Saskatchewan's justice minister says the provincial government has some "real concerns" about new legislation to be introduced today in Ottawa to legalize marijuana.
"We don't really have a way of monitoring or at least of detecting people who are driving on the roads who may be impaired by marijuana," said Gord Wyant.
"There's people that are out there operating heavy machinery and we need to make sure that our workplaces are safe."
Wyant says the consumption of alcohol is a "bit more obvious" than that of pot, which may make it hard to detect the latter in the workplace.
"You can smell alcohol on someone's breath," Wyant said.
He said the province's construction association has already expressed its concerns to government about the issue.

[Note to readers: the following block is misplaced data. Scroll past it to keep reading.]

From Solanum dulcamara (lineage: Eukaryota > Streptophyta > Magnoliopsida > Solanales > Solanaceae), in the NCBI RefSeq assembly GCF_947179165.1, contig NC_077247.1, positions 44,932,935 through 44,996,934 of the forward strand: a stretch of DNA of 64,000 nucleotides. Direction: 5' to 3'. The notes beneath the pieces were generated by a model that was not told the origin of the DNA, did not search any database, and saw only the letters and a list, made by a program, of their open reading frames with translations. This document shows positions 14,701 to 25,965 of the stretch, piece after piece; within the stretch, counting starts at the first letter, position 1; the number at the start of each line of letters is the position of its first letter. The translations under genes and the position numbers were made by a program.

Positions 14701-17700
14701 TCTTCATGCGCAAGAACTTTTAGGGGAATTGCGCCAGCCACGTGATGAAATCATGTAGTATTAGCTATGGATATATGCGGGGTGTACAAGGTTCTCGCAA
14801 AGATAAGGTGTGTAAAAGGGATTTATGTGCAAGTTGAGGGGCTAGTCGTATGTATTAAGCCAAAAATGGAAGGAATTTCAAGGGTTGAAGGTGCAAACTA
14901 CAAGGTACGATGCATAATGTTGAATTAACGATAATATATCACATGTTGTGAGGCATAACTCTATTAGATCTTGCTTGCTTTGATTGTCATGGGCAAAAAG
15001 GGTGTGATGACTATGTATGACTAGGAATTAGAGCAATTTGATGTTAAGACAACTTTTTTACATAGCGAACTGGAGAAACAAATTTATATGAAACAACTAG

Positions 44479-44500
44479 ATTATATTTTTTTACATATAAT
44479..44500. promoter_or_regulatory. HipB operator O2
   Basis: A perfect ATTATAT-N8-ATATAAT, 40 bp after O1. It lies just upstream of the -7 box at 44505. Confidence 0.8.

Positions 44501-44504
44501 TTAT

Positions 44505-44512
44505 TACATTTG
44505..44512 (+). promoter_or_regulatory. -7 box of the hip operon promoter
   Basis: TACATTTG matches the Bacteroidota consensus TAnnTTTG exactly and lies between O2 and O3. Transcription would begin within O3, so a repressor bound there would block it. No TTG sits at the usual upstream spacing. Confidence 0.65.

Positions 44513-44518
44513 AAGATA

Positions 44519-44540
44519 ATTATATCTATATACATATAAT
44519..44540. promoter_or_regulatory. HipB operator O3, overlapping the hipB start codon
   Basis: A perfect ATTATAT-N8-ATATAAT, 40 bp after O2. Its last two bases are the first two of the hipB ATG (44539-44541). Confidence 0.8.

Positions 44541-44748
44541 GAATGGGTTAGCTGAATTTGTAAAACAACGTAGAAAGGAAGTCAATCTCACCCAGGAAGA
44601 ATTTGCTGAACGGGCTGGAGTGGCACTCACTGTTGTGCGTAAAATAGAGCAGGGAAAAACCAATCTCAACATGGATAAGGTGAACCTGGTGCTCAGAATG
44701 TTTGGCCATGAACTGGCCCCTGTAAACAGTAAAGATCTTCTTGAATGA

Wyant said he has written to the federal government to find out who will bear the cost of extra training for police officers to detect impairment due to marijuana in drivers.
In the letter, Wyant also urges his federal counterpart to increase the minimum age for cannabis use to 19 from 18 across the country.
The legal drinking age in Saskatchewan is 19 and Wyant says to create a different age for cannabis, "especially in the context that our medical experts tell us young adult brains continue to develop until at least age 25, would be counterproductive."
Marijuana is expected to be legal by Canada Day next year.